In an email sent to affected passengers on Sunday, Malaysia Airlines said it was facing "limited capacity on our flights due to the series of flight cancellations caused by the adverse floods in Auckland".
"Malaysia Airlines is, however, in the process of obtaining permission to operate additional flights into Auckland in order to ensure that all of our customers are transferred accordingly," the airline said.
"We seek your patience as we work to obtain the necessary approvals from New Zealand authorities."
Malaysia Airlines has been contacted for further comment.
Air New Zealand has also been criticised for a lack of communication, as staff work to rebook 9000 people whose flights were cancelled because of the flooding.
Mark Wilkinson's parents were supposed to make a quick overnight stop in Singapore on the way from the United Kingdom to visit their granddaughter, but remain in the country after their flight to Auckland was abandoned.
The couple received an automated message saying Air New Zealand staff would be in contact within 24 to 48 hours with new flight details, but there had been "zero communication" since, he said.
"We've all tried to get through to the call centres without any results, staying on hold for hours on end. When we did manage to get through we were informed that the person on the other end of the line only handled new bookings and there was nothing they could do," he said.
The communication void made his parents feel frustrated and powerless, Wilkinson said.
"The reason they took the break was because they find travel stressful. It's obviously incredibly frustrating, you just want them to get here," he said.
Wilkinson said his parents still had no idea when they would be able to fly to New Zealand.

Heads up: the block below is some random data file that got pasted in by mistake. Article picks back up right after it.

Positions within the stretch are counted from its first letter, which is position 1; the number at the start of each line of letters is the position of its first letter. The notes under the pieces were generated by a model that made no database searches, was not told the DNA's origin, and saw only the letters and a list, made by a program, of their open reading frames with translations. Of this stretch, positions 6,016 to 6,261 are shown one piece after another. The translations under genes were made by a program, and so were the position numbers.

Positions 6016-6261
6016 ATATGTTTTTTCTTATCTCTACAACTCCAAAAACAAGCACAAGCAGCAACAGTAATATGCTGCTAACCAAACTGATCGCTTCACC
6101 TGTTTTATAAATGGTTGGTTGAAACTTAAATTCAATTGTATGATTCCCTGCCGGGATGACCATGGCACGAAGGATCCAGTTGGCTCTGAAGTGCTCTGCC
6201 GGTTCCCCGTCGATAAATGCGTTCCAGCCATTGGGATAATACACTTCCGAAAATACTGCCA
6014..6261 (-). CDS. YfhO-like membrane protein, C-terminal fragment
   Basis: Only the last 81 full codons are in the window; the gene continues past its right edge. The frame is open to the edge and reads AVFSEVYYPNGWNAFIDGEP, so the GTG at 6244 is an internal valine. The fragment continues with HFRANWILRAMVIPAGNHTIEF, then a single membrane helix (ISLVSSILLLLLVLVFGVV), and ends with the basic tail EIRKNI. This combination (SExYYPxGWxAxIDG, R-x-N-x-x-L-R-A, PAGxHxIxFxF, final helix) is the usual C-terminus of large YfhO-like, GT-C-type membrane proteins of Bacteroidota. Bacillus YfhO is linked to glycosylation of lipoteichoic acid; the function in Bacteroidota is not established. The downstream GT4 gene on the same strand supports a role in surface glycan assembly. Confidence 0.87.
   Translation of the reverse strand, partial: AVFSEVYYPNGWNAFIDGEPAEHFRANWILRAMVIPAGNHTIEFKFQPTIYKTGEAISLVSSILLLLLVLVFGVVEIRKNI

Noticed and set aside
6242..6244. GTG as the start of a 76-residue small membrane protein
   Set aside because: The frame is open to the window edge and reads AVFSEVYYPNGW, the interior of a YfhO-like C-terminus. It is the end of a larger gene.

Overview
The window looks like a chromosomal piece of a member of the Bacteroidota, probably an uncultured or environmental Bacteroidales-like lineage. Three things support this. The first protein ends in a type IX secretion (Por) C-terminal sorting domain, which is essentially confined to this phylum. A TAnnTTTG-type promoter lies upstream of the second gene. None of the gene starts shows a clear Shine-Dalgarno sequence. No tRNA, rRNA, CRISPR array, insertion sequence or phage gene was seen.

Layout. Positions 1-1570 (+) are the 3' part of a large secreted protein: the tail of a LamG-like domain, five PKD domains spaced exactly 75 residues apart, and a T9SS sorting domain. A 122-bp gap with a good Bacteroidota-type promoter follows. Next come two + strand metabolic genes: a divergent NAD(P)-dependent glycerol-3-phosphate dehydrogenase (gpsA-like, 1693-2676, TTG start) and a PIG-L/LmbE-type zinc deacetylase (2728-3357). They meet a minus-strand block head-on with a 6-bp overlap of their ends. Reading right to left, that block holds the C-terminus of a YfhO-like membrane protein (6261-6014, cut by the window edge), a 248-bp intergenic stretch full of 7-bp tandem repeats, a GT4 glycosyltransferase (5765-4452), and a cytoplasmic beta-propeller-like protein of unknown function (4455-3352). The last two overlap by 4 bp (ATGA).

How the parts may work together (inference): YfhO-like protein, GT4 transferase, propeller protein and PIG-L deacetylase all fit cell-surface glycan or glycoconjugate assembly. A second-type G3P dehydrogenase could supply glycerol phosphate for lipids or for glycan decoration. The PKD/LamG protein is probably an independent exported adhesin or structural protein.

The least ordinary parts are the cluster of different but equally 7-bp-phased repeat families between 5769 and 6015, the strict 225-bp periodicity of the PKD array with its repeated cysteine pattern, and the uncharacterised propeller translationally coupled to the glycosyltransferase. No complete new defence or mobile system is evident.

In a statement released on Monday night, Air New Zealand said the 9000 affected passengers would receive updates over the next 72 hours.
Chief customer and sales officer Leanne Geraghty said every effort was being directed to speeding up the rebooking process.
"Getting these customers to their destination is our most pressing concern at the moment," she said.
"To help, Air New Zealand will be temporarily refocusing staff in our international contact centre to rebook customers. This is just for the next 72 hours or until the backlog is cleared."
The airline is also providing $250 accommodation goodwill payments to help stranded passengers waiting for new flights, Geraghty said.
"A state of emergency and an airport closure is extreme, and we understand how stressful this period must be for many customers, particularly those overseas," she said.
"To help we're offering a goodwill gesture of NZD$250 a night towards accommodation for displaced customers travelling internationally where we have not been able to provide accommodation and they have secured their own.
"If customers have sourced their own accommodation, we'll reimburse them up to NZD$250 per room per night if they send through their receipts."
Geraghty said planes were already quite full before the weather disrupted schedules, but the airline had arranged an extra flight from New Zealand on Monday night to pick up 300 people stuck in Los Angeles.